The sunshine and warm (not hot!) temperatures have been nice this month.
But now it’s getting a bit weird. Where’s the rain? So far only .05″ rain in Portland, but take a look at how wet our recent Septembers have been
Most of the region has been relatively dry, but the southern half of Oregon HAS seen a nice soaking the past 3-4 days due to an upper level low sending clouds/rain through California and a bit farther north. Look at the areas that have picked up at least 1/2″ the last 3 days
Now in most years the bulk of our first soaking falls in the 2nd half of the month. Take a look at the increase in rain chances as we go from August to November. A bump up in mid-September with about a 30% chance that any one day at mid-month will give us measurable rain. Then you see a 2nd jump in late October. By November we are IN the rainy season with a peak occurring in late November and early December. During that time about 70% of days (on average) will feature measurable rain; a drastic change from that 5-6% chance in early August!
Another way to look at this is: WHEN DO WE GET OUR FIRST “SOAKING” OF THE SEASON?
Let’s consider 1/2″ rain our first soaking at PDX. Notice in the graphic below that in many years it happens in mid-September. For some reason September 17th/18th has been popular lately! Not this year of course. Back in 2012 and 2011 (not on the graphic) there was no soaking until early October. In fact in just under 1 in 5 years that happens. So although it’s not unheard of to wait until October for real rain, it IS not a common occurrence. Then, every couple of decades, the rains REALLY hold off. By that I mean in 4 years (since 1940), Portland didn’t pick up 1/2″ rain until the 2nd half of October. I remember 1987…no soaking until Halloween and the days following. So I suppose the good news is that the rain ALWAYS arrives at some point; it always has by Halloween at the latest.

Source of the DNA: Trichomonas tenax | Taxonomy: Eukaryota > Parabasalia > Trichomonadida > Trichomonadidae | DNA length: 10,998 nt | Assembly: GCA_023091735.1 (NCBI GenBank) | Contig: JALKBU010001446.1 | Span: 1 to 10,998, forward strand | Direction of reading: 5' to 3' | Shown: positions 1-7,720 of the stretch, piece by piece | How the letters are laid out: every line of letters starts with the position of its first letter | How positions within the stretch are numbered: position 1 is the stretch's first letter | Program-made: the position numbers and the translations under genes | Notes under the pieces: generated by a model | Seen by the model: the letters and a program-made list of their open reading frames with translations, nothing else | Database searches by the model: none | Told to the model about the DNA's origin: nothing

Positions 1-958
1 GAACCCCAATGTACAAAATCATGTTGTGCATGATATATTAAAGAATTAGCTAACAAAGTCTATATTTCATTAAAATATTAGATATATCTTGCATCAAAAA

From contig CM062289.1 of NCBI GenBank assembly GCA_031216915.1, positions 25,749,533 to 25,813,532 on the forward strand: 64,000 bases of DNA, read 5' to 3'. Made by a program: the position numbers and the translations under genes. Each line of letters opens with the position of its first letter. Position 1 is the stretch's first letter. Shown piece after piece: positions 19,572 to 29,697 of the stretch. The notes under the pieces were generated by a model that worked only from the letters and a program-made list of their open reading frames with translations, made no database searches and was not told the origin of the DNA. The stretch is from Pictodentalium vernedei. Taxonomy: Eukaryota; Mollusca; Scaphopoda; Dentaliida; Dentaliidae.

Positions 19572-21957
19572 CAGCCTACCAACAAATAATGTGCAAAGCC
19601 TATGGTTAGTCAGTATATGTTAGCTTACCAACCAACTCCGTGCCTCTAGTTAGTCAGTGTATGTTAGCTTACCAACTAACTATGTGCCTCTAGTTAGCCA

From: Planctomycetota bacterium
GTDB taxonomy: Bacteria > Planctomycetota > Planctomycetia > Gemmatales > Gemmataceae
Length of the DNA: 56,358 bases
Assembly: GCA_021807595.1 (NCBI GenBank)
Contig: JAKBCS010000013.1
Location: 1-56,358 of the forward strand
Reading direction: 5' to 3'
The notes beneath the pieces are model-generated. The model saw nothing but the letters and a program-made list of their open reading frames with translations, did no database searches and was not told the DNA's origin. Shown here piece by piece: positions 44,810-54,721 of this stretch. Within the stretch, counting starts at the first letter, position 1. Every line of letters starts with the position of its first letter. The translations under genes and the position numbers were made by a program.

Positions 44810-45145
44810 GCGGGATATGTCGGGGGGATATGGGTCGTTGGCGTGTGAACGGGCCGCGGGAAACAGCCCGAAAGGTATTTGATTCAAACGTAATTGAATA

The big message I’m seeing on all our modeling is that there’s no soaking in sight; at least through the end of September. Looking at the big picture, this loop of 500mb heights goes from now through the first day or so of October. It’s the 5 day average anomaly…warm colors are higher than normal and cool colors show below normal heights. Notice ridging is dominant along the West Coast through the 5 day period ending around the 3rd of October. That’s about 12 days out in time
If we just take a look at 3 different ensemble forecasts (many runs of the same model), the GFS, GEM, & ECMWF models all have a similar theme…much drier than normal through October 1st. The ensemble averages all give us 1/2″ or less rain through the rest of September (a week from Friday)
THE BIG MESSAGE?
This is one of those unusual years where you need to keep watering through all of September. Many years you can stop earlier in the month, but not this year. Luckily, even in drier years, plants/lawns stop using much water in October as temperatures cool. In much of the region the official irrigation season ends October 1st too.